IF YOU DO NOT FOLLOW DIRECTIONS, USUALLY YOU ARE NOT CONSIDEREDSlide22

Grant Writing SpecificsSlide23

Major Parts of a GrantThe PurposeBackground for the projectMethodology you will use

How will you evaluate if you are successfulHow you will publicize the projectBudgetSlide24

PurposeWhy do you want the money

Youth golfCommunity turkey dinner

Veterans dinner

This project is designed to _______Slide25

Project BackgroundNeed to provide some context.

Why is this project important over all of the other projects being reviewed.

Needs to be clear and concrete

Use data if you have it

Use references if necessary.

Do not use Wikipedia as a referenceSlide26

MethodologyHere is what you plan to do.

Outline what you plan to do first, then add the narrative

Use the white board or paper initially designSlide27

Goals vs. Objectives

Project Goals describe the big PictureProject Objectives

Precise

,

Measurable

,

Time-phased

results that support the attainment of each goal.

Goals should

have one or more objectives.

Both must be

specific and detailed. Slide28

Sample Layout:

GOAL 1: Objective 1: Outcomes: When Accomplished: How Measured Objective 2: Outcomes: When Accomplished: How Measured Objective 3: Outcomes: When Accomplished: How MeasuredSlide29

GANT ChartsIdentifies who does what

Identifies tasks to completeIdentifies a timeline for completion

Holds everyone accountable

Helps keep the project on scheduleSlide30

GANT Chart Example

Date

Who

Joe

Mark

Cathy

Susan

Mark

L.

Sec

What

Id. Topic

Writes

Grant

Develops

Budget

Reviews Grant

Makes

Changes

Sub.

Grant

When

Today

Friday

Friday

Monday

Tuesday

WedSlide31

Evaluation Section

Is a critical pieceIt ties everything togetherHow do you know if your project is successful?

May be number of participants

May be a survey

Number of newspaper articles

Needs Elks statisticsSlide32

PublicityNeed to discuss how you plan to publicize your event.

NewspapersRadio Interviews

Fliers

Social MediaSlide33

***Budget***Needs to follow what you are doing in the methodology and the publicity

Look at the costs in what you plan to do

DOES IT MATCH YOUR BUDGET????

If not, the project will be rejected

BE REALISTIC but build in a bit of extraSlide34

How Grants are Evaluated

Reviewers need to be able to understand The necessity of the project

What

you plan to

do

How

you plan to do

it

When you plan to do it

Do the numbers add up

Does the budget narrative match the budget and other aspects of the grantSlide35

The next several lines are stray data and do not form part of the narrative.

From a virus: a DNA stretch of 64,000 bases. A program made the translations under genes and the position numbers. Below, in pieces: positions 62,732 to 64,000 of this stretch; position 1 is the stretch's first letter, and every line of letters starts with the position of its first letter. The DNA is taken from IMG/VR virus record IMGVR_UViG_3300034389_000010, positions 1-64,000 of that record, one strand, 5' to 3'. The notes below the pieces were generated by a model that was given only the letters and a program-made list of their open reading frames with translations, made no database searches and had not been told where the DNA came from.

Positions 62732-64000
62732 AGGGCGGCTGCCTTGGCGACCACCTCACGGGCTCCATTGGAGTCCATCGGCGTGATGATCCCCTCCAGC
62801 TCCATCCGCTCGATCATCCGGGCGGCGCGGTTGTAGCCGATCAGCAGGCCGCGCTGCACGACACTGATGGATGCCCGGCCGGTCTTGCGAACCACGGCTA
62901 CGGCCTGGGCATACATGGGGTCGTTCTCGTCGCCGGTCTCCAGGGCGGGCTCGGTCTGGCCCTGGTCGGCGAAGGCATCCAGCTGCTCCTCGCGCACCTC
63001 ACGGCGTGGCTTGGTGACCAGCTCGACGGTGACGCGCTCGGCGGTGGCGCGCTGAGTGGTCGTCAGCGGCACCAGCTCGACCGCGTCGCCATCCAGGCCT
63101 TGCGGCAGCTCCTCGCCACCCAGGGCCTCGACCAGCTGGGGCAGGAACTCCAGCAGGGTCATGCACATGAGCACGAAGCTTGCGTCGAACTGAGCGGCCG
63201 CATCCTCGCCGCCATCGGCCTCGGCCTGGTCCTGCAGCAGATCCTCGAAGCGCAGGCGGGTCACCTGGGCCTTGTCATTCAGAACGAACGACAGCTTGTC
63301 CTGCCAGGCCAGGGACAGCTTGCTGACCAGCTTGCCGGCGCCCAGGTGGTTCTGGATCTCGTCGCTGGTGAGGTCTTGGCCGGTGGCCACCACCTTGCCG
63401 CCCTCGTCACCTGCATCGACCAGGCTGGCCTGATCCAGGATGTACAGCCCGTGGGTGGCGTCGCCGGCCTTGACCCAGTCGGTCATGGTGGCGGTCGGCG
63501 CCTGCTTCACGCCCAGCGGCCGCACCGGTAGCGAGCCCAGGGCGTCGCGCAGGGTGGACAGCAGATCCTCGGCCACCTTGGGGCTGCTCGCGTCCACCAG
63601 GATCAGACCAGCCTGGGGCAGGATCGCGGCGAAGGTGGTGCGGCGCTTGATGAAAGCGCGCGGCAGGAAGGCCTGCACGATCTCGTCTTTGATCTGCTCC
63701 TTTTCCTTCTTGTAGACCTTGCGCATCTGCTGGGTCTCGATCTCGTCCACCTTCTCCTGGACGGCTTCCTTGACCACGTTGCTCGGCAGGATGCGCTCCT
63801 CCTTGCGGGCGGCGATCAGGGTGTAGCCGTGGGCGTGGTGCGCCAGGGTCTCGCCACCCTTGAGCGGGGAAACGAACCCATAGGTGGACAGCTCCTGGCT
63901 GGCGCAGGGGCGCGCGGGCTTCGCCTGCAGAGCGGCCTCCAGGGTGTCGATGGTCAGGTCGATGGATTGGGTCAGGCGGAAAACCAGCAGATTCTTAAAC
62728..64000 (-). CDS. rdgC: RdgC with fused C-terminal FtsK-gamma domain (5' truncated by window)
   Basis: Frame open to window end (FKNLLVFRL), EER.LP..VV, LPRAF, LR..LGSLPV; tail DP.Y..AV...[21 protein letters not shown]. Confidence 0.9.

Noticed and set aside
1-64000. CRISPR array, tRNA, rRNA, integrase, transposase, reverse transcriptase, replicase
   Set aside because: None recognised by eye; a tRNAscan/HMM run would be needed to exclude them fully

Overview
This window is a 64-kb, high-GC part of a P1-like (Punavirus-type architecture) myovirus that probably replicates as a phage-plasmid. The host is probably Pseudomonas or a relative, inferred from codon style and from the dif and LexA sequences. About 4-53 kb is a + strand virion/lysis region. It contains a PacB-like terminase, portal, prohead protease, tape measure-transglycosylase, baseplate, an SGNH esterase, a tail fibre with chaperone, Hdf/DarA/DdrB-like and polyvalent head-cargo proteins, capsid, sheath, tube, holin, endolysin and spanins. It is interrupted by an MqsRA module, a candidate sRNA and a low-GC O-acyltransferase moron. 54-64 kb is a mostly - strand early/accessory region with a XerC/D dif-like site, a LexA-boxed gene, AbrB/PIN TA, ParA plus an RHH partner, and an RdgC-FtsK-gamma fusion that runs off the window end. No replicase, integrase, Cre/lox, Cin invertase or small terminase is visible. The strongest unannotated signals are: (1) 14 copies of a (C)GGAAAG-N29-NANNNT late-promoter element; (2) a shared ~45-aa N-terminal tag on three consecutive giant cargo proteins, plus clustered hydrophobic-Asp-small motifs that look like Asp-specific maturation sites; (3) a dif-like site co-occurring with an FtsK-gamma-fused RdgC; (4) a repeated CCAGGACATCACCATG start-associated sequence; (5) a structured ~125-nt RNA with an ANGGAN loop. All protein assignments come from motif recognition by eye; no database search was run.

Final Things

PROOFREED YOUR DOCUMENT

SPELING ERORS

pUNCTUATION erors

HAVE OTHERS REVIEW THE DOCUMENT

EXPECT CONSTRUCTIVE CRITYCISM

Expect Comments from others with no involvement or experienceSlide36

Submission For Elks

Usually is through Lodge Secretaries Put in a MS Word document and email to the Secretary

AS AN ATTACHMENT

Allows the Secretary to cut and paste easily

FOLLOW UP BEFORE THE DUE DATE

WAS IT SENT Slide37

Non-Elks ProposalsFollow the guidelines providedSome are electronicSome are paper

Some want it in MS Word, others as PDFsFollow-up. Did they receive the materialOften you will receive a confirmation noticeSlide38

More on Submission

Submit at least one day early

Steve’s Horror StorySlide39

Places for HelpGrant administrative staff

USE THEM IF YOU ARE HAVING ISSUESThey want to help you

Lodge secretaries or Grants Coordinators

Other members who have experience

Outside writersSlide40

Outside Writers

Usually are not done for Elks GrantsIs common for large grantsCan be expensive Expect to spend money

Susan

Steve 5-10K+ Depends on the grant amt. and time involved

Can be done on consignment (Writer gets nothing unless the grant is successful)Slide41

Some Non-Elks GrantsFoundation.walmart.com/apply-for-

grants/local-givingGrantgopher.com Idaho Nonprofit Center5257

W. Fairview Avenue, Suite 260,

Boise

, ID

83706

Contact

: (208) 424-2229Slide42

Other Granting Groups Foundations

Community businessesCommunity leadersCity organizations

Government OrganizationsSlide43

Go Back to the BasicsDoes your project fall in their guidelines?Does your project fall within their giving amt.?

Does your project have an opportunity for success?What do they get out of it?Slide44

ENF Help Available!Find tips and resources to help you put together a great project at

www.elks.org/enf/community.Secretaries and can find the grant applications in the ENF Hotline box of CLMS as soon as they are available.ENF Grants Coordinators have access to the applications through the ENF website. For more information about this position and other up-to-date CIP information, visit the CIP

News

page, http

://www.elks.org/ENF/community/WhatsNew.cfmSlide45

CONTACT the ENF!

http://www.elks.org/enf/community/toolkit.cfm#PlanProject

773/755-4730

www.elks.org/enf

ENFPrograms@elks.org

Slide46